DUI arrest: how you act at the scene can make a difference

| Nov 16, 2020 | DUI

It’s the scenario nobody wants to be in. A Valdosta police officer or Georgia state trooper has pulled you over. The squad car’s flashing blue lights fill your vehicle as the officer walks up to your window. What you do and say over the next several minutes could mean the difference between being allowed to drive on or spending the night in jail on a DUI charge.

While the only foolproof way to avoid getting arrested for DUI is not to drive, there are things you can do to reduce your chances of the officer arresting you. Here are a few tips.

Vehicle maintenance

Before they can pull you over, a police officer, sheriff’s deputy, or state trooper must have probable cause. That means they need to have a reasonable suspicion that you are committing or have just committed a crime. One common source of probable cause is vehicle maintenance problems like a burnt-out brake light, headlight or even tag lights. Keeping your vehicle in good working order gives the police one less excuse to stop you.

Be prepared

Keep copies of your vehicle registration and insurance card readily available within reach.  Have them ready and in-hand when the officer approaches.  This preparation can reduce a claim by the officer that you were fumbling around looking for your information.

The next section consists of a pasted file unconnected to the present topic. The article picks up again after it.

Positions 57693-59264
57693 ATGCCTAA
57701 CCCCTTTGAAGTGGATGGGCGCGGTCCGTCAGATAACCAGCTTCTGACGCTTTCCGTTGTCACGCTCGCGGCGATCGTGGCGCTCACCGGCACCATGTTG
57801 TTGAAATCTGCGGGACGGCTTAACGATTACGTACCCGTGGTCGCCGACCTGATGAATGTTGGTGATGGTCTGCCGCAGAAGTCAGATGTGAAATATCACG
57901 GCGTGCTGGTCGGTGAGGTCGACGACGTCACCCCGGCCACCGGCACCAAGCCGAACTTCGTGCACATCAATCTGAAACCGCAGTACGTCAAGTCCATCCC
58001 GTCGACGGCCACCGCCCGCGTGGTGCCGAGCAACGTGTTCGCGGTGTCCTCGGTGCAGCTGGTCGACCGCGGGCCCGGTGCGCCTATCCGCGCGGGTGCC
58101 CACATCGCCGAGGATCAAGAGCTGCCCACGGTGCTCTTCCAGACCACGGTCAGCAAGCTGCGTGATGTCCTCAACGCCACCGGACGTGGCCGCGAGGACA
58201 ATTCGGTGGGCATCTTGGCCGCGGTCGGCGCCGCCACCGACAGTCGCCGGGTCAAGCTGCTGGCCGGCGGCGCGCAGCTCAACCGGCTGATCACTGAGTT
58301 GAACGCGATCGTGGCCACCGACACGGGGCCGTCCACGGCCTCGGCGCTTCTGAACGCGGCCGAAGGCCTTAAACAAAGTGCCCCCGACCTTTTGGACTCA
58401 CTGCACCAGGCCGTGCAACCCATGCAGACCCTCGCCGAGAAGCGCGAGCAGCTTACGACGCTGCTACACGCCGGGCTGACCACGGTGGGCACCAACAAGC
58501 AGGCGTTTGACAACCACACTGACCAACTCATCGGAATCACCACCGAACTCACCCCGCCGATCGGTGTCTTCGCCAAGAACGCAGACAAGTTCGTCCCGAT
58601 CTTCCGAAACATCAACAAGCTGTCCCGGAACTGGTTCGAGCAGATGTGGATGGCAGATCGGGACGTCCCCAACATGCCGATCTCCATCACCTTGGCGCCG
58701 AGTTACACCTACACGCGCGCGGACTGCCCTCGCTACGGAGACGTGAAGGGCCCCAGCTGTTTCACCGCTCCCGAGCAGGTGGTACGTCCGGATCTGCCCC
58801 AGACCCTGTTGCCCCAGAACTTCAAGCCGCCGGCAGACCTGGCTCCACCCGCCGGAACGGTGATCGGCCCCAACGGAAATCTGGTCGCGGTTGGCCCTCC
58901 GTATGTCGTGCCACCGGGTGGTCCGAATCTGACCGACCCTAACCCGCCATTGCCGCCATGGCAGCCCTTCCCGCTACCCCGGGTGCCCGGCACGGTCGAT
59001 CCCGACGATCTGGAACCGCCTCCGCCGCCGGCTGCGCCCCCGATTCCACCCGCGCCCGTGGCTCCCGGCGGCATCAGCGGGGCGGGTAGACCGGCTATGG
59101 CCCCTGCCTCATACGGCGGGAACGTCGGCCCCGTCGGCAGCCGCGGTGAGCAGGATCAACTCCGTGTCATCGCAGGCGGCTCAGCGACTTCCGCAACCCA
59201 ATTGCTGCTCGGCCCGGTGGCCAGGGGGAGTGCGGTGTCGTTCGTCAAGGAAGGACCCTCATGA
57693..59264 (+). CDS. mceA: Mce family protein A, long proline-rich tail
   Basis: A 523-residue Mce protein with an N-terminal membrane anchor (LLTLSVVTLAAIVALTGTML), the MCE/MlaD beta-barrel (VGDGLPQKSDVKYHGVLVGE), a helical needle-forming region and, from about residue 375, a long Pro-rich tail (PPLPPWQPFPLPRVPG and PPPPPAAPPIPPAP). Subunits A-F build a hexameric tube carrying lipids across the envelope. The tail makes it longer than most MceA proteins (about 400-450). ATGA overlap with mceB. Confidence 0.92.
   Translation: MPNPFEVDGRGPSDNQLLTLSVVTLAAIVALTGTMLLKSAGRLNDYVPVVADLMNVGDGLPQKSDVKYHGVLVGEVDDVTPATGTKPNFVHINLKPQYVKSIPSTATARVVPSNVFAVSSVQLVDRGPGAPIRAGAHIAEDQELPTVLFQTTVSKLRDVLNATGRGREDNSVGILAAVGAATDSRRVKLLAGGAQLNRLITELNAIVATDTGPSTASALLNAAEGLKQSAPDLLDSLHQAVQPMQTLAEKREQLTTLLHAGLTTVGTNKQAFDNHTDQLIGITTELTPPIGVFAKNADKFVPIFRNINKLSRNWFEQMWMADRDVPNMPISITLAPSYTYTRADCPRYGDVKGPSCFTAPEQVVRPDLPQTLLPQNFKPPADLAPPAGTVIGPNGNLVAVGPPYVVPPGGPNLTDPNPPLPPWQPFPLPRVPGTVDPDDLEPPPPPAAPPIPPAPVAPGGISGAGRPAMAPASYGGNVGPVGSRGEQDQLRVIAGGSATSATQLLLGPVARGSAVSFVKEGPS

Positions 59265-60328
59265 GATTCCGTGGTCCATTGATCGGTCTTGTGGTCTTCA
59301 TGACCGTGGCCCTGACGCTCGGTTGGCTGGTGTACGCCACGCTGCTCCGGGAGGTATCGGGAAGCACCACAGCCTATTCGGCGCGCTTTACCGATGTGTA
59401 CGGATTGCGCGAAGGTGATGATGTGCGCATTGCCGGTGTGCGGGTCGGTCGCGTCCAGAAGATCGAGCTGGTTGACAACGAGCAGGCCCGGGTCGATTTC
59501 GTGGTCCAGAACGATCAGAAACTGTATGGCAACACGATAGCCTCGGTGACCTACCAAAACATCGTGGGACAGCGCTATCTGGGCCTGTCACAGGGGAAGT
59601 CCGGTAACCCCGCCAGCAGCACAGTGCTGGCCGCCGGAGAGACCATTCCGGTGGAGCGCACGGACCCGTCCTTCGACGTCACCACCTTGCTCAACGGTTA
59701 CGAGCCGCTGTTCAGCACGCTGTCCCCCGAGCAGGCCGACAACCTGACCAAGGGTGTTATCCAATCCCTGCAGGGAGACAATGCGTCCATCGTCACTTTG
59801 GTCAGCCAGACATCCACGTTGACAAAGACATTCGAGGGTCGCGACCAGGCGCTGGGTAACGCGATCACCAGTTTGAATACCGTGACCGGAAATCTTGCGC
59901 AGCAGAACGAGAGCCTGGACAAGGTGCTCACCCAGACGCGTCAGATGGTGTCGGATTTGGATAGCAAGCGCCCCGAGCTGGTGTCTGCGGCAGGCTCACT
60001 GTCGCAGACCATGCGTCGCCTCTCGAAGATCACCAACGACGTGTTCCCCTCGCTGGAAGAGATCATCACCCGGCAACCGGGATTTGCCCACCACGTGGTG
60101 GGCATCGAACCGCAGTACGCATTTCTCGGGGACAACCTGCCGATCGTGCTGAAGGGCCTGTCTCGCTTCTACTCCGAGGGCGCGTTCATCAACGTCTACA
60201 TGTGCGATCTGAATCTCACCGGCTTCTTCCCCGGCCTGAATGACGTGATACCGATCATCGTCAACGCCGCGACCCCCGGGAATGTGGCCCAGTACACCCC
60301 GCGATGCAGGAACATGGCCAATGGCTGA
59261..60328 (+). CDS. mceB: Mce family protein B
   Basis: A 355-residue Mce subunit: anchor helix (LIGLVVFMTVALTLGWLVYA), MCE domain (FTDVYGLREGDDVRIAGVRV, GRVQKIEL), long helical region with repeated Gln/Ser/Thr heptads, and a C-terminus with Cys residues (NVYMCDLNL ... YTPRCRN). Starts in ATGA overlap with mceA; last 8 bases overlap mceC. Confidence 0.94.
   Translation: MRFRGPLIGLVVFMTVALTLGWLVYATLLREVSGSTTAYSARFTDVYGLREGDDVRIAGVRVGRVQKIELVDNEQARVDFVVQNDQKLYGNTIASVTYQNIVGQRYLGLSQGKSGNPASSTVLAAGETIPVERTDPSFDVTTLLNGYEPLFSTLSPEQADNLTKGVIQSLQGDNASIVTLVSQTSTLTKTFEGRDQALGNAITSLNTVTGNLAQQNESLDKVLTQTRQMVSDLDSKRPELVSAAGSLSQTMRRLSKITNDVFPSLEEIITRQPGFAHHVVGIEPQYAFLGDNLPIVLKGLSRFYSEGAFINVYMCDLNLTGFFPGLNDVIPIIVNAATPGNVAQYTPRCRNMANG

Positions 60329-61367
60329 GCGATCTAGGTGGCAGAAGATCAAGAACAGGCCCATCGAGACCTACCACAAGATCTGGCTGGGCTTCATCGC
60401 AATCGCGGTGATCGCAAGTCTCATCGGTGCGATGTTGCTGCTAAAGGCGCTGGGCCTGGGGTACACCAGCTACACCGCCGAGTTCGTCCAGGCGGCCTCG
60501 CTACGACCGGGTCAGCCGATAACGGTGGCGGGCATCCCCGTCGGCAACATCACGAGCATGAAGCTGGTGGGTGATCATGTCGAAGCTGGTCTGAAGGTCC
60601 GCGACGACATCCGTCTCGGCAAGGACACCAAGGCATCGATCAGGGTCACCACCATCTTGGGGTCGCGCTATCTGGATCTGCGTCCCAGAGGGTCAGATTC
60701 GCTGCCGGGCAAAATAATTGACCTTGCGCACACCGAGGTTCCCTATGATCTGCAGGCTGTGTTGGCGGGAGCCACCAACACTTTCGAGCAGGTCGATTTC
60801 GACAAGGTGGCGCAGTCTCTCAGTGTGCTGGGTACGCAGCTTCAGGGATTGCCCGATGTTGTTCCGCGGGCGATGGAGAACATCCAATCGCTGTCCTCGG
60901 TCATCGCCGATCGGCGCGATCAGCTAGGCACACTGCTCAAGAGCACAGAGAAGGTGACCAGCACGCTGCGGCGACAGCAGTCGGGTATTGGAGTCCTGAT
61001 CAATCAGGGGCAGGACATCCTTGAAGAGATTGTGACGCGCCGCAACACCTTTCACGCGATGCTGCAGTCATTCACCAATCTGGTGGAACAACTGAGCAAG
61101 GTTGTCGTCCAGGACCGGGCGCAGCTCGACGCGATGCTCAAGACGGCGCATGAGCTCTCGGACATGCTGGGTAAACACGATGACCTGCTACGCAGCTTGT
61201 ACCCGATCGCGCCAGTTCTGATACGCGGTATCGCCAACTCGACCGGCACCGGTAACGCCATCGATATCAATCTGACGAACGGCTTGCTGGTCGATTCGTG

Don’t talk more than necessary

When the officer asks you questions, they are trying to gather evidence against you. Be polite, but resist the temptation to try to talk your way out of the situation. Telling the officer, “I only had a couple of drinks,” may not keep you out of jail.

Don’t resist the officer

If you believe that the officer is violating your civil rights, there may not be much you can do about it at the time. The officer is armed and has the power to arrest you for resisting arrest on top of driving under the influence. Instead of trying to protect your rights, make it clear you are not resisting. Keep your eyes and ears open and tell your defense attorney everything that happened. They will tell you if your rights were violated. If they were, your lawyer will fight to get some or all of the evidence against you kept out of court.